Allison Arteaga Soergel, UC Santa Cruz
Grayson Mullen was playing a virtual reality game at a friend’s house when, suddenly, he noticed that something very strange was happening.
“I stopped playing the game, and I realized that I had no idea how much time had passed,” he recalled. “I was supposed to be taking turns with other people, and I was worried that I had played for too long because I couldn't even guess if it had been 10 minutes or 40 minutes.”
At the time, Mullen was a cognitive science undergraduate at UC Santa Cruz, so naturally, this experience piqued his interest. He knew there was existing research showing that video games can cause players to lose track of time, but as a game enthusiast himself, he had never felt anything quite like this. So, with support from Psychology Professor Nicolas Davidenko, he designed an experiment to try to get to the bottom of it. The results are now published in the journal Timing & Time Perception.
Mullen wanted to know how virtual reality’s effects on a game player’s sense of time differ from those of conventional monitors, so he designed a maze game that could be played in both formats. Then, Mullen and the research team recruited 41 UC Santa Cruz undergraduate students to test the game. Participants played in both conventional and virtual reality formats, with researchers randomizing which version of the game each student started with. Both versions were essentially the same, but the mazes in each varied slightly so that there was no repetition between formats.
Participants were asked to stop playing the game whenever they felt like five minutes had passed. Since there were no clocks available, each person had to make this estimate based on their own perception of the passage of time.
Prior studies of time perception in virtual reality have often asked participants about their experiences after the fact, but in this experiment, the research team wanted to integrate a time-keeping task into the virtual reality experience in order to capture what was happening in the moment. Researchers recorded the actual amount of time that had passed when each participant stopped playing the game, and this revealed a gap between participants’ perception of time and the reality.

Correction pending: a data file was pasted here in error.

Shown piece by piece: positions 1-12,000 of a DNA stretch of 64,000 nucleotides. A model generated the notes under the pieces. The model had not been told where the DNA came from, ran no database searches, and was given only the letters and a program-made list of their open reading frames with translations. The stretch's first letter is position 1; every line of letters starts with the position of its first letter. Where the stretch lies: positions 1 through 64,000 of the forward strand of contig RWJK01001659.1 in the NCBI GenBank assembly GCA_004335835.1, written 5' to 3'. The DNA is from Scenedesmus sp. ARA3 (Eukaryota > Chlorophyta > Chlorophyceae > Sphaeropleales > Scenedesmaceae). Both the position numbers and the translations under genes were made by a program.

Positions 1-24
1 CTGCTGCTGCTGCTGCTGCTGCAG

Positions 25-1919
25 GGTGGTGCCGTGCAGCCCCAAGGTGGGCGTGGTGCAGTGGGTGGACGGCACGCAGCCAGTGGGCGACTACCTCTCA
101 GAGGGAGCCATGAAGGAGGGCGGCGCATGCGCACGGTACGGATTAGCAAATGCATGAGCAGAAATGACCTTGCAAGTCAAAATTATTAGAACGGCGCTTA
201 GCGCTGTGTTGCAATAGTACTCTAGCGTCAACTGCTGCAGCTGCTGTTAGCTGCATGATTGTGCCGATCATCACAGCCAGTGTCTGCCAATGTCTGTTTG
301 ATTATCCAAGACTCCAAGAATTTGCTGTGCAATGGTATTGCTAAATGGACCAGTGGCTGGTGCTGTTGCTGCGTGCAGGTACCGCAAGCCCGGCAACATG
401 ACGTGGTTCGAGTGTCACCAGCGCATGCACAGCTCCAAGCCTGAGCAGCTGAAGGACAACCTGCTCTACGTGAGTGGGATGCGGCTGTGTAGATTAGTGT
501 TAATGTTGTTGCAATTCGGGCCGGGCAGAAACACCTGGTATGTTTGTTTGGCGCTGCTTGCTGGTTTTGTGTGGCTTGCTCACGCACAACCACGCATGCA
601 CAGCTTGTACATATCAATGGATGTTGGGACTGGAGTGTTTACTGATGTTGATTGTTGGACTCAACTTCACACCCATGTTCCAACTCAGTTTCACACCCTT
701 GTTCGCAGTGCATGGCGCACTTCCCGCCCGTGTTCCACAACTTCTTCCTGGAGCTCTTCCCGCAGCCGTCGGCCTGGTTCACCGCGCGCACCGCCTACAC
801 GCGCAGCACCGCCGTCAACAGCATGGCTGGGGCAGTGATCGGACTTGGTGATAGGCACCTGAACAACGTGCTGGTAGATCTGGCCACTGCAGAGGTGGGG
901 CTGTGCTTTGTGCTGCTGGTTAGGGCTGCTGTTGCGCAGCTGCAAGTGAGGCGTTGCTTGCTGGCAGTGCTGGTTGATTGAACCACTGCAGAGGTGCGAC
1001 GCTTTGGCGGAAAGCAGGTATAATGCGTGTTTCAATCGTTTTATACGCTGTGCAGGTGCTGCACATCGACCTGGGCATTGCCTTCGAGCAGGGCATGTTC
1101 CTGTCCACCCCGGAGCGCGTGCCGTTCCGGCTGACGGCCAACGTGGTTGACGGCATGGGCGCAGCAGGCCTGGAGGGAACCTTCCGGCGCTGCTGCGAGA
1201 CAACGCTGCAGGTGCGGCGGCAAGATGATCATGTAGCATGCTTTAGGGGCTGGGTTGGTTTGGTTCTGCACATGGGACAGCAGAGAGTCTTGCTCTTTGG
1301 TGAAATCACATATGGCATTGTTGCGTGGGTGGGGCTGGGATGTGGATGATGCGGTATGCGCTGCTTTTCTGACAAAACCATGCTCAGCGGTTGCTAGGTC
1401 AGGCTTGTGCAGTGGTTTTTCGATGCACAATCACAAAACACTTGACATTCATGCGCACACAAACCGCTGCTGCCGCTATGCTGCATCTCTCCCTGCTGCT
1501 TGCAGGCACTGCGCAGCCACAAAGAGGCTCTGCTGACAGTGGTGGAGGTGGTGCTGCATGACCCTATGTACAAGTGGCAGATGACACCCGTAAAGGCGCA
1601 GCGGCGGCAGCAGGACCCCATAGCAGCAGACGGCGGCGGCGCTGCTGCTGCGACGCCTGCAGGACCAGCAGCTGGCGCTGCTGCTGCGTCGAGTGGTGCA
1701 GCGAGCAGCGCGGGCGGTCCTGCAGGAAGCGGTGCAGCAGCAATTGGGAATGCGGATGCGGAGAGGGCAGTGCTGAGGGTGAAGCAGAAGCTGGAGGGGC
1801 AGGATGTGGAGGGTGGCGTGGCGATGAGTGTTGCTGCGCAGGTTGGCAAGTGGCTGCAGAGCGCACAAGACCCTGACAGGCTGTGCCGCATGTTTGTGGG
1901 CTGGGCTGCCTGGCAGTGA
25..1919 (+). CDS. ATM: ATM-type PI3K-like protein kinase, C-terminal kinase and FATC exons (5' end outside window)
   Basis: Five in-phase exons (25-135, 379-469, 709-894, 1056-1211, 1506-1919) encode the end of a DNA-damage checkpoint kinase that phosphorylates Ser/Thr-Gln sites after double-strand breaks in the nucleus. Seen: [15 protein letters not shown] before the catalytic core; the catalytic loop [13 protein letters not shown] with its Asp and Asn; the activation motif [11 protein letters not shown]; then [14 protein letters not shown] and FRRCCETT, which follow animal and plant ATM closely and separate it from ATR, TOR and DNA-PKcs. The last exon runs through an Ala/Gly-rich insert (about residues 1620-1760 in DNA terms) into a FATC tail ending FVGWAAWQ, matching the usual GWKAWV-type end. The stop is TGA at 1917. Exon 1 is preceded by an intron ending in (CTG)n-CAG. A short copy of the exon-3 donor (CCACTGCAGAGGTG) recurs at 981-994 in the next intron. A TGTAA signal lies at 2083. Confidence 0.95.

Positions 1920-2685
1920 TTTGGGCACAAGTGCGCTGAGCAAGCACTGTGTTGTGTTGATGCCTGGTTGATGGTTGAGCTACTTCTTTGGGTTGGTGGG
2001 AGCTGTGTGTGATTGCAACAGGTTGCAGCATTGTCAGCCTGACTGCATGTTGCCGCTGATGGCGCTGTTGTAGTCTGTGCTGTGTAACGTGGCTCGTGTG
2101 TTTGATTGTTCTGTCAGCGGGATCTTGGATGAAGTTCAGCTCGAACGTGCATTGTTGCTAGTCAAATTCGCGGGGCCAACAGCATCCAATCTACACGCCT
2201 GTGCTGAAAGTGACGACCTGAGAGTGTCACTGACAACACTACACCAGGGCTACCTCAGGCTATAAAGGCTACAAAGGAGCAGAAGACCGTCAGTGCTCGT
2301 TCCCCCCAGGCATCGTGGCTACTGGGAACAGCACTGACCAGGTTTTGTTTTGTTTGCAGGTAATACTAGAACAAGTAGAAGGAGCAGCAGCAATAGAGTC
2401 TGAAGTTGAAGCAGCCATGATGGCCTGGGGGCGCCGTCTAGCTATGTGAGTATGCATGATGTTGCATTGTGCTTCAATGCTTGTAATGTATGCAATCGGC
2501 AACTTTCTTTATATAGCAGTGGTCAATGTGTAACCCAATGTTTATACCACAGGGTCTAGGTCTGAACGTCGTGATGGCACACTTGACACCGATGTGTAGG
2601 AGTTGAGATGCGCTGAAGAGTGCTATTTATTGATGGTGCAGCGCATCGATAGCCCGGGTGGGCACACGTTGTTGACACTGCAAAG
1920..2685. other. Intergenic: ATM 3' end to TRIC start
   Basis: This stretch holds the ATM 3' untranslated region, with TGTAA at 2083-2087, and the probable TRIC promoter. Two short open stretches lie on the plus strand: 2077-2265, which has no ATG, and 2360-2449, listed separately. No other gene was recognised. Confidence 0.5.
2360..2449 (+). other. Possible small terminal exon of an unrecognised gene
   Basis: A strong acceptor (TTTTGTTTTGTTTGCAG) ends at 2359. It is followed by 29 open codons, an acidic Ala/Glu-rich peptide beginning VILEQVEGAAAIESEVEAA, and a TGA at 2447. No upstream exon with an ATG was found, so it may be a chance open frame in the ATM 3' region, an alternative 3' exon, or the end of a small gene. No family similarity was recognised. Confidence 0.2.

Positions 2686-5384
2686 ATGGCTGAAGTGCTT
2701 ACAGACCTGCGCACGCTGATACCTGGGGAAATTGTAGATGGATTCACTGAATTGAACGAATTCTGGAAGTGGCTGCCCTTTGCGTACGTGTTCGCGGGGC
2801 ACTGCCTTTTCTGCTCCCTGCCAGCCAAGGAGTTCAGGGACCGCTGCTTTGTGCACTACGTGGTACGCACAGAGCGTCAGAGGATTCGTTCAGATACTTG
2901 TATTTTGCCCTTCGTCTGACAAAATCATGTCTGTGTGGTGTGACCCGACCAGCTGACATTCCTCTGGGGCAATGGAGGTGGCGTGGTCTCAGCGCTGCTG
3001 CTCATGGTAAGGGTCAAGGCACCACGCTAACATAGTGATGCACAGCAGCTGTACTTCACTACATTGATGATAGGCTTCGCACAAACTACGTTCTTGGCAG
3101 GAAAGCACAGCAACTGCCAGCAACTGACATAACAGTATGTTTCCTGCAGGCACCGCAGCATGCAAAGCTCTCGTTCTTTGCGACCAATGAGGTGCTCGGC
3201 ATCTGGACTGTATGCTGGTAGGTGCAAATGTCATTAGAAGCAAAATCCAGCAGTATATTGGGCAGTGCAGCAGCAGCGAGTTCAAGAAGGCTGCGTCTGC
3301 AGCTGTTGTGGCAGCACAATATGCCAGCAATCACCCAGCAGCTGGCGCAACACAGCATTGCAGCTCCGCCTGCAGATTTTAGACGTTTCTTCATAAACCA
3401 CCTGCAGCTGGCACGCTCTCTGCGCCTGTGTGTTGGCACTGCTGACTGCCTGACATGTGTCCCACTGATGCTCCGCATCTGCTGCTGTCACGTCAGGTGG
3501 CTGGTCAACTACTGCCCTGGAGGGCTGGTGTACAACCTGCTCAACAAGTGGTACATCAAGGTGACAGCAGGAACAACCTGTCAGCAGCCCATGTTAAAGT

The study found that participants who played the virtual reality version of the game first played for an average of 72.6 seconds longer before feeling that five minutes had passed than students who started on a conventional monitor. In other words, students played for 28.5 percent more time than they realized in virtual reality, compared to conventional formats. This effect, where time goes by faster than you think, is called “time compression.”
Time compression was observed only among participants who played the game in virtual reality first. The paper concluded this was because participants based their judgement of time in the second round on whatever initial time estimates they made during the first round, regardless of format. But if the time compression effects observed in the first round are translatable to other types of virtual reality experiences and longer time intervals, it could be a big step forward in understanding how this effect works.
While there are many informal descriptions of time compression in virtual reality from people like Mullen, who have experienced it first-hand, it’s still an active area of research. One particularly well-known prior study applied virtual reality time compression to shorten the perceived duration of treatment for chemotherapy patients, but that experiment didn’t compare virtual reality with conventional screen formats.
“This is the first time we can really isolate that it's not just that you’re playing a video game, or the content of whatever you're seeing,” Mullen said. “It's really the fact that it is virtual reality versus a conventional screen that contributes to this time compression effect.”
Time compression could be useful in some situations—like enduring an unpleasant medical treatment or passing the time on a long flight—but in other circumstances, it could have harmful consequences.
“As virtual reality headsets get more comfortable to wear for longer periods of time, and as more immersive games are made for this format, I think it would be good to avoid having it become like a virtual casino, where you end up playing more because you don't realize how much time you're spending,” Mullen said.
Research on game addiction shows that losing track of time during game play can negatively affect a player’s sleep cycle and mood. These effects could be more pronounced in virtual reality, but Mullen says game designers can help to minimize the risk, perhaps by integrating a clock that would appear at regular intervals during gameplay.
It will also be important to discover why virtual reality seems to contribute to time compression. In the paper, Mullen describes one possibility, which relates to the fact that, in virtual reality, a player has less body awareness. Psychology Professor Nicolas Davidenko, a coauthor and advisor on the paper, explained why this might be important.
“In virtual reality, when you look down, you might see nothing where your body normally would be, or you might see a schematic of a body, but it won't feel like your body,” Davidenko said. “There are theories that we may rely on our heartbeat and other bodily rhythms to help our brain track the passage of time, so if you have a less vivid sense of your body in virtual reality, you might be missing the pulses of this timekeeping mechanism.”
Future experiments to test this theory could yield new insights to help designers maximize benefits and minimize harm from time compression as virtual reality technology continues to grow.